Arctic Cat Wildcat X Limited
Stock UTVs used to start out as projects. Early models were so basic, it was up to you to add missing essentials like roofs and instrumentation, and high-performance engines and suspension used to require lots of extra shopping and spending. Now we’re in the glorious age of the fully optioned production customs. Arctic Cat’s new top-of the-line Wildcat X Limited is so well equipped, you almost have to be an experienced UTVer to understand the value in everything it has. We got one to test to let you know all about it.
WHAT MAKES THE LIMITED SO SPECIAL?
Arctic Cat Wildcat base models are very well-equipped with potent V-twin engines, power steering, doors, alloy wheels and adjustable, long-travel suspension. The Wildcat X Limited upgrades the machine with more horsepower, beadlock wheels, ITP Blackwater Evolution tires, Elka Stage 5 suspension, special red or satin black paint, color-matched seats, big aluminum bumpers, and a roof.
WHAT DOES ALL THAT COST?
$20,399. That’s quite a jump from the $16,999 base Wildcat, but when you add up the cost of the high performance engine, high-end shocks, beadlock wheels, premium tires and style upgrades, it’s quite a buy. The Wildcat X Limited’s price is similar to other optioned-up, top-of-the-line UTVs, like the $19,999 Polaris XP 1000 LE and Can-Am’s $18,799 Maverick 1000 X rs DPS.
WHAT MAKES IT GO?
A fuel-injected, single-overhead-cam, four-valve-per-cylinder, 951cc V-twin. The X Limited has more compression and hotter cams than the base Wildcat. The factory hop-up treatment boosts power to over 90 horsepower, but the hotter engine calls for premium gas.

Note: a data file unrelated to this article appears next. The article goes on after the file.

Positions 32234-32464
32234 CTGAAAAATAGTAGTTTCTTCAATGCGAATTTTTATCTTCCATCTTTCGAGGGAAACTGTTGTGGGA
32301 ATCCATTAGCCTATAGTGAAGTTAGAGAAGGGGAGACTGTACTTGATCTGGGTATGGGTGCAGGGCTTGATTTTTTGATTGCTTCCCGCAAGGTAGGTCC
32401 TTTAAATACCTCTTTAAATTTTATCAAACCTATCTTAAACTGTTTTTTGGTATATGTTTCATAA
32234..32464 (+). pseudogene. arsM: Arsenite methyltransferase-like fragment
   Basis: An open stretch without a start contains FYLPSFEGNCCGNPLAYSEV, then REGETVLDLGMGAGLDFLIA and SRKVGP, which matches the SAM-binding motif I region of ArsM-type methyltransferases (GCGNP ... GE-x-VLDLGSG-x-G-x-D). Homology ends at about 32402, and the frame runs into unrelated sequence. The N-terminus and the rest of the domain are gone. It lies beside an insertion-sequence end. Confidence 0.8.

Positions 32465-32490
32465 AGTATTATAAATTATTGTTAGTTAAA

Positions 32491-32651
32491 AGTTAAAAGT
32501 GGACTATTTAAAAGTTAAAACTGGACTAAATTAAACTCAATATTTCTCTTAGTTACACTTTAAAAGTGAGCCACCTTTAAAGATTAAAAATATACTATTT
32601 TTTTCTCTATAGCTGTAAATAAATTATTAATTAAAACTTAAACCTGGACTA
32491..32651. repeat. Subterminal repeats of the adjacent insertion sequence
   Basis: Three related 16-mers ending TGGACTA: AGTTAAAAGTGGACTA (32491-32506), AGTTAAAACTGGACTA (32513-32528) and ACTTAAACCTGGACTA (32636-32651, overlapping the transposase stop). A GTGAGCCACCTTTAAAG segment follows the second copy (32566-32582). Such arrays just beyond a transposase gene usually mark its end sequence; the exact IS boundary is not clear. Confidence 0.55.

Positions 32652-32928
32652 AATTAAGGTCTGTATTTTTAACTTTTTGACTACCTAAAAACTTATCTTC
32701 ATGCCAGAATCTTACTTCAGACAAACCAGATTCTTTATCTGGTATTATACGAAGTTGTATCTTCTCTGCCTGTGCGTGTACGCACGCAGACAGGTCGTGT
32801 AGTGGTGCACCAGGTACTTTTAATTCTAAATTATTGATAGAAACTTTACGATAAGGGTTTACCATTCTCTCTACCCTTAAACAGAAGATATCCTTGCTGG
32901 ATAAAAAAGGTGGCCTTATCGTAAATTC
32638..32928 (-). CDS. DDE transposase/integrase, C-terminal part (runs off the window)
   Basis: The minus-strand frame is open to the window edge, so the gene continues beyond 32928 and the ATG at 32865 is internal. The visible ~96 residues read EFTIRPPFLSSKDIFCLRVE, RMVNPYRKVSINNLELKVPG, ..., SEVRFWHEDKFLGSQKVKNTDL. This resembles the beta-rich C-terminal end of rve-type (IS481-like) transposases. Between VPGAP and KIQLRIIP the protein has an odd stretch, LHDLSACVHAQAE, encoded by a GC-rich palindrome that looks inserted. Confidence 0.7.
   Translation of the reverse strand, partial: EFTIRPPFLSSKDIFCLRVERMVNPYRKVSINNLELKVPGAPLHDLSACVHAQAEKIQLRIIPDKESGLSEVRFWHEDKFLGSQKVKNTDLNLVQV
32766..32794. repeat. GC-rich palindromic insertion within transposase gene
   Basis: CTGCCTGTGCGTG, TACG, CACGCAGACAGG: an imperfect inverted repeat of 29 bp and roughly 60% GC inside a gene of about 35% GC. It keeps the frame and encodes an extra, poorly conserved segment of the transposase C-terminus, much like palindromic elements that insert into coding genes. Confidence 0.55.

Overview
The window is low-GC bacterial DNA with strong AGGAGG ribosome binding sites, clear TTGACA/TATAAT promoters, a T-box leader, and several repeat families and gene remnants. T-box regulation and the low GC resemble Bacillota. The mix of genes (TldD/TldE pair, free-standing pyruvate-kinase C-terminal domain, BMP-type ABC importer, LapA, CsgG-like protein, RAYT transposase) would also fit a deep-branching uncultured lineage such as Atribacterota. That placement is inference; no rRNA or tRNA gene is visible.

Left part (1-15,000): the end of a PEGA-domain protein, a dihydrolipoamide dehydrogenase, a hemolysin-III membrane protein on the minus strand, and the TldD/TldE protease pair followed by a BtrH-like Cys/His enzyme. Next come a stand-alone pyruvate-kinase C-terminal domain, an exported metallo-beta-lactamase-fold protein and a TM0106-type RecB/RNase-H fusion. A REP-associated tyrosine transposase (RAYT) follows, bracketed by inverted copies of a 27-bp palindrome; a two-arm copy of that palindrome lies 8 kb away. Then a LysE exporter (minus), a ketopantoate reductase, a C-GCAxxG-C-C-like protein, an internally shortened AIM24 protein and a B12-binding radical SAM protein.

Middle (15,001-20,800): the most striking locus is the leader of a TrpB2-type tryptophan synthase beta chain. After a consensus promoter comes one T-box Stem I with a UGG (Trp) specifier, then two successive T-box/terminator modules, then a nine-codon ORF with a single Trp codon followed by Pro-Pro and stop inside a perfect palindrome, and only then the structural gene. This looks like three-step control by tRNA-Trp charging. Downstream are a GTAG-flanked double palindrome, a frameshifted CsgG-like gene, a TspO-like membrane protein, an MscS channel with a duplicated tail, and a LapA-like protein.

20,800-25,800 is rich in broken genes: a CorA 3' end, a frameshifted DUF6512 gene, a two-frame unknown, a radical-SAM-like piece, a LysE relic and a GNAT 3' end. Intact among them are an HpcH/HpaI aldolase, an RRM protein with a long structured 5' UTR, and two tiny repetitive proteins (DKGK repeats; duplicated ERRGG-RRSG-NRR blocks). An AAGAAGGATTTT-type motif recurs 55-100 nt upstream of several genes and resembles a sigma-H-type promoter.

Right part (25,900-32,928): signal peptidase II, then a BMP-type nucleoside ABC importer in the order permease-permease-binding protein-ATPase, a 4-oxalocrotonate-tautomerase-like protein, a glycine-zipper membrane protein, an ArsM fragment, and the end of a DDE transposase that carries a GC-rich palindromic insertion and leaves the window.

WHAT DOES THE RAPID RESPONSE CLUTCH DO?
Introduced mid-year in 2013 on all Wildcats, the Team Industries Rapid Response clutch uses rolling elements rather than sliding parts to move the clutch sheaves. It responds to torque loads and engine rpm changes much more quickly than the previously used standard clutch to keep the transmission in the right ratio for the conditions. It also eliminates the standard clutch’s centrifugal clutch, which eliminates engine braking and a measure of protection for the drive belt, but it’s a fair exchange for performance. Can-Am Mavericks and Polaris RZRs don’t have centrifugal clutches before the primary clutch, either.
WHAT KIND OF 4WD SYSTEM DOES IT HAVE?
Selectable 2WD/4WD with a locking front differential. Two-wheel drive will get you almost anywhere, but 4WD helps the Wildcat accelerate quicker and climb better. Locking the front differential gives maximum traction, and thanks to power steering, there’s no excessive steering effort.
IS IT FAST?
Most definitely. You get a sense of how potent the Wildcat is by how easily it lights up the grippy Blackwater Evolution tires in 2WD. Click to 4WD to calm the wheelspin and you’ll find it’s still possible to break the tires loose. If there’s much traction to be had, the Arctic Cat takes off like a scalded cat any time you mash the gas pedal.
HOW IS THE POWER ON THE TRAIL?
The X LTD is a rocket, but it’s not unruly. The engine doesn’t come on hard until it builds some revs, so it’s easy to navigate gnarly terrain if you have some sense of throttle control. The base Wildcat’s smoother power is easier to work with in really sketchy terrain. When you hit those spots where power is the only way to conquer an obstacle, the Arctic Cat has the muscle to get the job done. The engine tuning and the Rapid Response clutch give the Wildcat solid, always-in-the-right-gear throttle response without being too abrupt.
WHAT KIND OF SUSPENSION DOES IT HAVE?
It’s serious stuff. All Wildcat 1000s have 17 inches of travel up front and 18 in the rear, but the X LTD upgrades the system with Elka Stage 5 shocks. These shocks feature adjustable highand low-speed compression damping, adjustable rebound damping and adjustable spring preload.